Know the quiet place within your heart and touch the rainbow of possibility; be
alive to the gentle breeze of communication, and please stop being such a jerk.
— Garrison Keillor

User avatar
bystander
Apathetic Retiree
Posts: 19927
Joined: Mon Aug 28, 2006 2:06 pm
Location: Oklahoma

Table Salt detected on Europa!

Post by bystander » Wed Feb 26, 2020 3:04 am

Table Salt detected on Europa!
astrobites | Daily Paper Summaries | 2020 Feb 24
Ishan Mishra wrote:
When the Voyager 1 mission first saw the criss-crossed and crater-deficient landscape on Europa (Fig. 1), back in 1979, it was speculated that both of these features indicate a surface that is tectonically active and regularly resurfacing, just like Earth. What did we think was facilitating these processes? A global, subsurface ocean of liquid water underneath the water-ice shell. This was confirmed by the Galileo mission in the 1990s, which detected an induced magnetic field signature close to Europa, consistent with a conducting layer beneath Europa’s surface — like a salty subsurface ocean. This discovery propelled Europa to solar system stardom, and for many scientists (including yours truly) it’s the most exciting place to go to look for life outside of Earth.

The potential habitability of Europa’s subsurface ocean depends heavily on its composition, which remains largely unknown. Currently, our best window to understanding the composition of the subsurface ocean is to study the chemistry of its geologically young and active surface, especially the disrupted chaos terrains, which are believed to have formed from direct contact with the warm ocean water. The spectra provided by the Galileo Near-Infrared Mapping Spectrometer (NIMS) suggest a surface dominated by water-ice, sulfuric acid, and sulfate salts. The sulfur-based species are not surprising, since Europa is constantly getting bombarded with sulfur ions from Io’s volcanic eruptions. These sulfur ions then undergo reactions with water-ice on Europa’s surface, in the heavy ionizing-radiation environment of Jupiter. The regions experiencing the heaviest bombardment, like the trailing hemisphere of Europa (see Fig. 2), show these sulfur chemistry signatures. On the other hand, recent ground-based infrared observations have suggested that the more pristine material (possibly originating from the subsurface ocean), which are shielded from the sulfur bombardment, might have a chlorine dominated composition. Now, pure chlorides don’t have distinctly identifiable features in the infrared (~ 1000-1500 nm). However, under particle irradiation like what Europa’s surface experiences, they develop distinct features in the visible wavelengths (see Figs. 1-3 here & Figs. 1-2 here). Using the Hubble Space Telescope (HST), the authors of today’s paper have detected one such feature, the first definitive spectral signature of a chloride on Europa. And not just any chloride, but our favorite salt sodium chloride (NaCl)! ...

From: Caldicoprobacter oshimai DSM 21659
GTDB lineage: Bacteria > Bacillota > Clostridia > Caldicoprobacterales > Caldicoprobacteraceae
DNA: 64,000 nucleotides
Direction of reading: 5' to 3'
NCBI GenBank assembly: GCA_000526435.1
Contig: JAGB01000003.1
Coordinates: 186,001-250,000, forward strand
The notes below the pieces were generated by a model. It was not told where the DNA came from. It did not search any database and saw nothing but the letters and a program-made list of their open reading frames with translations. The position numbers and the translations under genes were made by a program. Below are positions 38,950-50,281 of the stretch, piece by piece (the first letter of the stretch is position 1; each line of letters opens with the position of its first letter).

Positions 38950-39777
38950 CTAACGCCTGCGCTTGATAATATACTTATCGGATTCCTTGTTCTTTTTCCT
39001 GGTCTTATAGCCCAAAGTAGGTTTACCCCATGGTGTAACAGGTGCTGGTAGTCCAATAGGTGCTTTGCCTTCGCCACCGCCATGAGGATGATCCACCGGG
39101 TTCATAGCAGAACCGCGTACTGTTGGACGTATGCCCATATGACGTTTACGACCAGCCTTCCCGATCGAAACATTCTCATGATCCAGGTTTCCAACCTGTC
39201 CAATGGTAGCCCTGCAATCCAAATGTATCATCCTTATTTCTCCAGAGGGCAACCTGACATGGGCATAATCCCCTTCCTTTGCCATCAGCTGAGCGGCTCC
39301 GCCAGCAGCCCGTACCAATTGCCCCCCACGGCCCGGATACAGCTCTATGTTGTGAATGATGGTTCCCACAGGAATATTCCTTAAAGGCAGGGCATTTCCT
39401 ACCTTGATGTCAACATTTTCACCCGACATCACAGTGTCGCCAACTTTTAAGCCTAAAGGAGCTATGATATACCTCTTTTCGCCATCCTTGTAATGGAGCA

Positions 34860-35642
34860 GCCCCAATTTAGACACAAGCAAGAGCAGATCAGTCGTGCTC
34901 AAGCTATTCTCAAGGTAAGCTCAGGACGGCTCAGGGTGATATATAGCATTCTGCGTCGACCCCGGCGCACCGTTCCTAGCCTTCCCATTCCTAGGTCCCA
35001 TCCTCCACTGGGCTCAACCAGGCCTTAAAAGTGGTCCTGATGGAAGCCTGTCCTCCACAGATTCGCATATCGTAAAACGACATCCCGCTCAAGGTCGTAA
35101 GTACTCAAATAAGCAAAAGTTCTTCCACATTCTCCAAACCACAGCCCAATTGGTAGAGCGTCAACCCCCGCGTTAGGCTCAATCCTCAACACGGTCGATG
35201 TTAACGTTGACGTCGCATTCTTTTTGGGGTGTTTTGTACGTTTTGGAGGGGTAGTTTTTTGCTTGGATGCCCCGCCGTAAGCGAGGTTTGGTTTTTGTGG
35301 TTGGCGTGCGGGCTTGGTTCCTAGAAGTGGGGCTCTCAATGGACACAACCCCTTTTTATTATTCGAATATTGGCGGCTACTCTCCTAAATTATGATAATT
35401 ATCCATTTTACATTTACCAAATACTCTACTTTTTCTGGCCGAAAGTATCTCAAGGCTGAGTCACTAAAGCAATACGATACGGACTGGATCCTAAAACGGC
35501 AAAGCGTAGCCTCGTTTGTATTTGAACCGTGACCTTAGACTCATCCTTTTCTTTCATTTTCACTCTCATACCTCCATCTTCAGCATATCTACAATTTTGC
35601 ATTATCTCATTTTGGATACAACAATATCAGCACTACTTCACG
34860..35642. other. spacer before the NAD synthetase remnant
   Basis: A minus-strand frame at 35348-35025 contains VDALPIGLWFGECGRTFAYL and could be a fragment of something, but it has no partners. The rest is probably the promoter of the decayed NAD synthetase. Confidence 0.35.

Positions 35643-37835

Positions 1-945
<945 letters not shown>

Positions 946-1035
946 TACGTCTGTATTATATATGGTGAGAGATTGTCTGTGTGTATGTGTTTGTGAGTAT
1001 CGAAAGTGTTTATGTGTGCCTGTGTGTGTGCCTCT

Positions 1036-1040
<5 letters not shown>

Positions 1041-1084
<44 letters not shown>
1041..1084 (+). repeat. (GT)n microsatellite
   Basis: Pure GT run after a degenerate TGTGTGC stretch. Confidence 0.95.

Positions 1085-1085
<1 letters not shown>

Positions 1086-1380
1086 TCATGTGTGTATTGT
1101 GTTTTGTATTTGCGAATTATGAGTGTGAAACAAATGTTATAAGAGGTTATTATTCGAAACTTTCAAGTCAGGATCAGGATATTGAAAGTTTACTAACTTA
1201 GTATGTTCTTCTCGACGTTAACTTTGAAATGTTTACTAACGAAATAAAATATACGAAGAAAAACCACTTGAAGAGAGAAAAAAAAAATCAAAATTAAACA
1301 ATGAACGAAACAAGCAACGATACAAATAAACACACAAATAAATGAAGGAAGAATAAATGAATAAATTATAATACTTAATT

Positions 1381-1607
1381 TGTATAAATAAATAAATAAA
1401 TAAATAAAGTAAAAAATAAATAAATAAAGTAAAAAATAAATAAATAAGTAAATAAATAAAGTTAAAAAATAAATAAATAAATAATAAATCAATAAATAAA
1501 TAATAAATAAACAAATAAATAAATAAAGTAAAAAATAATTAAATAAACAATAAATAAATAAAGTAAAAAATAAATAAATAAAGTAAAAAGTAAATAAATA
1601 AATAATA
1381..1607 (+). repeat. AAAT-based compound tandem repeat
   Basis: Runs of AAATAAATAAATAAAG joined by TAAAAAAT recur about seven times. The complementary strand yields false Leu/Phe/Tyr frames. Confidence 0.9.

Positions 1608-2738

Sodium chloride on the surface of Europa ~ Samantha K. Trumbo1, Michael E. Brown, Kevin P. Hand
Know the quiet place within your heart and touch the rainbow of possibility; be
alive to the gentle breeze of communication, and please stop being such a jerk.
— Garrison Keillor

User avatar
bystander
Apathetic Retiree
Posts: 19927
Joined: Mon Aug 28, 2006 2:06 pm
Location: Oklahoma

The Habitability of Our Closest Neighbor

Post by bystander » Sat Feb 29, 2020 5:52 pm

The Habitability of Our Closest Neighbor
astrobites | Daily Paper Summaries | 2020 Feb 25
Catherine Clark wrote:
Since its discovery in 2016, the planet orbiting Proxima Centauri, known as Proxima Centauri b, has fascinated astrophysicists and astronomy enthusiasts alike. Proxima Centauri is our closest neighbor at only 4.22 light-years away, which makes Proxima Centauri b the most favorable exoplanet (a planet that orbits a star other than the Sun) for exploration through concept missions like Breakthrough Starshot.

Proxima Centauri is an M-dwarf – the smallest, coolest, faintest type of star. Because these stars are so cool, their habitable zones, the regions around a star where a planet can support liquid water, are much closer to the star (see this astrobite for more information regarding the habitable zone). Planets that orbit in the habitable zones of M-dwarfs, like Proxima Centauri b, are thus much more susceptible to stellar winds. ...

Because an enduring atmosphere is so crucial to planet habitability and the detectability of biosignatures, the authors of this paper chose to investigate whether our neighboring exoplanet is capable of maintaining an atmosphere long enough for life to form and evolve.

The authors of this paper examined two cases in their study: Case 1, in which the stellar wind pressure is at a maximum, and Case 2, in which the stellar wind pressure is at a minimum. In both instances, they considered a magnetized and unmagnetized case for Proxima Centauri b. The authors then utilized a sophisticated model originally developed for Venus and Mars, which takes into account the various chemical reactions that can take place in a planetary atmosphere. ...

Is Proxima Centauri b Habitable? A Study of Atmospheric Loss ~ Chuanfei Dong et al
Know the quiet place within your heart and touch the rainbow of possibility; be
alive to the gentle breeze of communication, and please stop being such a jerk.
— Garrison Keillor

User avatar
bystander
Apathetic Retiree